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Condition. Arthritis in Hands

By age2b_admin
November 23, 2021

Arthritis is a disorder that involves different tissues inside the joints. Your joints locate where two or more bones of the body come together. Sometimes, arthritis occurs due to inflammation resulting from a chronic condition or because of acute inflammation in a joint and the tissues surrounding it. Traumatic damage to a joint can also lead to arthritic changes in it. In addition, there is a possibility that hereditary and environmental factors can also increase the risk of arthritis.

In arthritis, wear and tear damage causes erosion of the joint cartilage and the joint itself. Cartilage is the material lining the joints. It is smooth and provides protection from friction, and allows smooth movement between the bones. When the cartilage wears down, the soft tissues in that area can also be affected. These tissues include ligaments, tendons, nerves, blood vessels and muscles, skin, fatty tissue, and the membranes that support, surround or connect other organs or bodily structures. These arthritic changes caused by a breakdown in cartilage can often be seen on X-rays.

In many people, arthritis causes pain and a loss of mobility. In addition, the joints may become deformed and stiff. Any of the body’s joints can become arthritic, but arthritis in the hands and the wrist is common. What’s more, arthritis in the hand can cause deformities of the fingers, leading to increased pain and loss of functioning.

Types of arthritis in hands

There are over 100 different types of arthritis. Still, the most commonly found forms of arthritis in hands are either rheumatoid arthritis or osteoarthritis.


Almost every person, especially older people, is affected by osteoarthritis. Destruction of the joints is revealed on X-rays in approximately 60% of people over 60 years. It is seen in over 80% of people who are over 75 years old. Osteoarthritis is more common in women than in men, and the condition typically begins earlier in life in females.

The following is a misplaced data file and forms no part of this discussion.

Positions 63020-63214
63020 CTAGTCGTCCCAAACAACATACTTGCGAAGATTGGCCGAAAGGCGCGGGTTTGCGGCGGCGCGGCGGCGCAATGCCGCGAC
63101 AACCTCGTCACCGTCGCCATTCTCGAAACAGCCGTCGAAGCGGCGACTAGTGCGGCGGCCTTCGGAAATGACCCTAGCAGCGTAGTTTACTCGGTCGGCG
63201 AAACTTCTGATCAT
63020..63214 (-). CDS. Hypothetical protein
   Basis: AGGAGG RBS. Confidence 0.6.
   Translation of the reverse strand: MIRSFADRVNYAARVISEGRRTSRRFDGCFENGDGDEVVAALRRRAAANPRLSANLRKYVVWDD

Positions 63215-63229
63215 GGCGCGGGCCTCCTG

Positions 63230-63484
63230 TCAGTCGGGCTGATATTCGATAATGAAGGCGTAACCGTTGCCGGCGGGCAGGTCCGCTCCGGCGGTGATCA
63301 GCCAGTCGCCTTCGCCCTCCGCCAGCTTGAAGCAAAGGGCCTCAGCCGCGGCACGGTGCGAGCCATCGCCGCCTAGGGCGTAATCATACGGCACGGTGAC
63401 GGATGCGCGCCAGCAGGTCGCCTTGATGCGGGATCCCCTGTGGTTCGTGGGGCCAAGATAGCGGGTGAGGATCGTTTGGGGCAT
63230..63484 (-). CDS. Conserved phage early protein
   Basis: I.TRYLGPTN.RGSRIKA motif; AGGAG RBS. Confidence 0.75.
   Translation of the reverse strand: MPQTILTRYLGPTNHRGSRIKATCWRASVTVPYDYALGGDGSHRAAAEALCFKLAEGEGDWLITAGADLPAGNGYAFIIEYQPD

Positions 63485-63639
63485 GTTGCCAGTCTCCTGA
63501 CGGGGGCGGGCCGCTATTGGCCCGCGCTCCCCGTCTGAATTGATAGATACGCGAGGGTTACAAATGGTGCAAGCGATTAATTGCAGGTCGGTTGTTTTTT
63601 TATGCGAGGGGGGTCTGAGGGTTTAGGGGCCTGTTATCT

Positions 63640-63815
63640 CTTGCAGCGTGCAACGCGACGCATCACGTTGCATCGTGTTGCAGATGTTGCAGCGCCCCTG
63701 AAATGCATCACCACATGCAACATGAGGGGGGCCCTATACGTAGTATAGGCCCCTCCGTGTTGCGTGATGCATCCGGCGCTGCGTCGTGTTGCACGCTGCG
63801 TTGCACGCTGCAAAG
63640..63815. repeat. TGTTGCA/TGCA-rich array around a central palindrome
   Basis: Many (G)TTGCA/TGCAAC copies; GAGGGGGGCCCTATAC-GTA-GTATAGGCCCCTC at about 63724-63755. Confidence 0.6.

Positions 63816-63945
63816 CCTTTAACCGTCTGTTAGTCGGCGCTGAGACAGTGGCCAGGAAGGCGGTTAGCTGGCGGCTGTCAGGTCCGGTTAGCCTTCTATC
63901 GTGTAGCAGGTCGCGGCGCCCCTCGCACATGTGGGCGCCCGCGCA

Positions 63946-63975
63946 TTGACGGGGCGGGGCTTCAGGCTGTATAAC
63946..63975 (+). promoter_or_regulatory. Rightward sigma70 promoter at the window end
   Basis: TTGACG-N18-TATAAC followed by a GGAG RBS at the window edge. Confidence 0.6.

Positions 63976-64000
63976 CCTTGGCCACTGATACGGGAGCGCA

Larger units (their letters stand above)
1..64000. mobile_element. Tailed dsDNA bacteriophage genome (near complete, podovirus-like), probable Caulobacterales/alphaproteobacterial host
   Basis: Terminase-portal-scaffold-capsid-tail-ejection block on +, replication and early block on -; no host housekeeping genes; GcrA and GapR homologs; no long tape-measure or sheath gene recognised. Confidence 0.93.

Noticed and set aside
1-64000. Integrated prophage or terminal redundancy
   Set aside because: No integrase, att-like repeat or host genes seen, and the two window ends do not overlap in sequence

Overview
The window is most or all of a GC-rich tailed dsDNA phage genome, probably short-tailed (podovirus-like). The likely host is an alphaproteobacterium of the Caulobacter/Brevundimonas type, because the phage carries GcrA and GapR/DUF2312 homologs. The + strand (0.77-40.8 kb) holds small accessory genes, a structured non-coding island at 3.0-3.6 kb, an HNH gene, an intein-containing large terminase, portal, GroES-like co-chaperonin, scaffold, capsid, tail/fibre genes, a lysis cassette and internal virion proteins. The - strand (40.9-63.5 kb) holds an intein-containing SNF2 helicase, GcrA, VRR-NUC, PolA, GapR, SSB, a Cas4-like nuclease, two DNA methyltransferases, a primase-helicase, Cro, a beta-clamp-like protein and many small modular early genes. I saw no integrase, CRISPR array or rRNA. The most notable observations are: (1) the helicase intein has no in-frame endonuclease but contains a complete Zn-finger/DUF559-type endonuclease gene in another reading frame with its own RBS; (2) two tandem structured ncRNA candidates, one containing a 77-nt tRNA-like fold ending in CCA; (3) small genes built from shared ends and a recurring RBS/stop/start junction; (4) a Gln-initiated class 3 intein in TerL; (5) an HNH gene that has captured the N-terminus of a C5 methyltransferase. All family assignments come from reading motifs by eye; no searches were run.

Rheumatoid arthritis is not as common as osteoarthritis. It only affects approximately 1% of adults and typically begins when a person is between the ages of 20 and 40 years old. In addition, rheumatoid arthritis is three times more common in women than in men.

Causes of arthritis in hands


When arthritis occurs as a degenerative disease process, due to wear and tear damage that happens over time, the cartilage wears away slowly. It means that the symptoms of the disease usually come about gradually.

Osteoarthritis generally affects older individuals. Another name for osteoarthritis is “wear and tear” arthritis. It is because it causes the wearing away of cartilage in the joints. In some joints of the body, this happens in a predictable pattern.

Rheumatoid arthritis affects the synovium or lining of the joints. It causes this part of the joint to swell due to inflammation, causing stiffness and pain. Rheumatoid arthritis can affect many different joints in the body, and it is a chronic illness. Typically, rheumatoid arthritis affects the same joints of the body on both the right and left sides. It usually starts in the small joints of the toes, feet, and fingers.


Broken bones or fractures especially breaks in the bones that affect or damage the joint, can lead to arthritis. Even when they receive the proper treatment, joint dislocations are more likely to become arthritic than joints that have never been injured.

Arthritis in hands risk factors

Some factors may be important in the development of osteoarthritis. For example, joint alignment and stability, which are mechanical considerations, play a role in how forces are distributed across a joint, so these can impact the health of the joint. In addition, substances like biochemicals within the joint’s cartilage may play a part in abnormal changes that occur over time in the joint tissue.

Several factors may place a person at increased risk for the development of osteoarthritis. These include:

  • Traumatic injury to a joint
  • Infection in the joint
  • Age
  • Damage that occurs as a result of overuse of the joint
  • Genetic factors

It is not well understood what role heredity plays in the development of osteoarthritis. Usually, people who have inherited the condition are affected by osteoarthritis at a younger age.

Source HealthLine

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